And we will reinstate the pay-as-you-go rule that we followed during the 1990s — the rule that helped us start this new century with a $236 billion surplus. In recent years, we’ve strayed from this rule — and the results speak for themselves. The pay-go approach is based on a very simple concept: You don’t spend what you don’t have. So if we want to spend, we’ll need to find somewhere else to cut. This is the rule that families across this country follow every single day — and there’s no reason why their government shouldn’t do the same.
Now, I want to be very clear: While we are making important progress towards fiscal responsibility this year in this budget, this is just the beginning. In the coming years, we’ll be forced to make more tough choices and do much more to address our long-term challenges, from the rising cost of health care that Peter described, which is the single most pressing fiscal challenge we face by far, to the long-term solvency of Social Security.
In the end, however, if we want to rebuild our economy and restore discipline and honesty to our budget, we will need to change the way we do business here in Washington. We’re not going to be able to fall back into the same old habits, and make the same inexcusable mistakes: the repeated failure to act as our economy spiraled deeper into crisis; the casual dishonesty of hiding irresponsible spending with clever accounting tricks; the costly overruns, the fraud and abuse, the endless excuses. This is exactly what the American people rejected when they went to the polls.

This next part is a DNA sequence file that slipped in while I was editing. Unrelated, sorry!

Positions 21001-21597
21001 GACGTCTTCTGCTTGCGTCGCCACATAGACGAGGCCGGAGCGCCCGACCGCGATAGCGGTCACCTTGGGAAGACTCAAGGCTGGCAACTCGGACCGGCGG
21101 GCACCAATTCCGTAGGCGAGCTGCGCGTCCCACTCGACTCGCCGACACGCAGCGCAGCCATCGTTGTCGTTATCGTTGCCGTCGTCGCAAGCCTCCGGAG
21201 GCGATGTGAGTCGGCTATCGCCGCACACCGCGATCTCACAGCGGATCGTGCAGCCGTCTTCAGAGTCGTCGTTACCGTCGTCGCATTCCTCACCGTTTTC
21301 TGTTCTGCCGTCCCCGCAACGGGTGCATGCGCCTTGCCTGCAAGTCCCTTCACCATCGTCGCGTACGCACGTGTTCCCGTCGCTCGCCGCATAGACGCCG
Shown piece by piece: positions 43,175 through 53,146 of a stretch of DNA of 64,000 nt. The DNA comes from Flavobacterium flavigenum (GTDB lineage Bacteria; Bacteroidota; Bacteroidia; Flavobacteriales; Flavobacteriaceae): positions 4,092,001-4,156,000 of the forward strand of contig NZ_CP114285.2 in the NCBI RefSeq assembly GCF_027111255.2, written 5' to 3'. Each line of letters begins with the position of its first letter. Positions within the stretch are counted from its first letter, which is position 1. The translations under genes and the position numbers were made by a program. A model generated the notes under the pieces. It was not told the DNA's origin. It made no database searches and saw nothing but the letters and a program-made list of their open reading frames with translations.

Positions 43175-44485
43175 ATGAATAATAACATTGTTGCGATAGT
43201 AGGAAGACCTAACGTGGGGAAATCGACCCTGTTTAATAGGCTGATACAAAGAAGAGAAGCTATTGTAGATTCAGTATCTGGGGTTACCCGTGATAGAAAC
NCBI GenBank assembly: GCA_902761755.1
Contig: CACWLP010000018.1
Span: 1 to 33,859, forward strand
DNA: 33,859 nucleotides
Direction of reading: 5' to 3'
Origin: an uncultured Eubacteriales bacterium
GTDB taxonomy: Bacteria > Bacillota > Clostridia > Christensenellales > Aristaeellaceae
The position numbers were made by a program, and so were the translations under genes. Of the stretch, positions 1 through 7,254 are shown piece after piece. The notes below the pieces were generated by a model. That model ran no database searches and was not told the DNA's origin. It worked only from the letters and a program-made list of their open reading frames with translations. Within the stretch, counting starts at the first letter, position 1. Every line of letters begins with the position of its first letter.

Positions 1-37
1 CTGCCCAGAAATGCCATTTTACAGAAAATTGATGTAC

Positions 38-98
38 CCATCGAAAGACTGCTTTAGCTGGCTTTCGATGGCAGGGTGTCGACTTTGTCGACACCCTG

They sent us here to usher in a new era of responsibility in Washington — to start living within our means again, and being straight with them about where their tax dollars are going, and empowering them with the information they need to hold all of us, their representatives, accountable.
So that’s why I have called this summit today, and why I have invited leaders from both sides of the aisle — because we all have a role to play in this work. I believe it is time for a frank conversation about the fiscal challenges we face. They’re challenges that concern every single one of us, no matter where we are on this political spectrum.
So today I want to — I hope that all of you will start talking with each other and exchanging ideas. I want you to question each other, challenge each other, question me and my team, challenge us, and work together not just to identify problems but to identify solutions.
And that’s the purpose of the breakout sessions that are starting right now. I know that each of you bring a wealth of experience and expertise on a broad range of topics. I appreciate your willingness to participate in these sessions. I expect that this process will be engaging and productive, and I look forward to hearing the results when you report back later this afternoon.
So thank you very much, all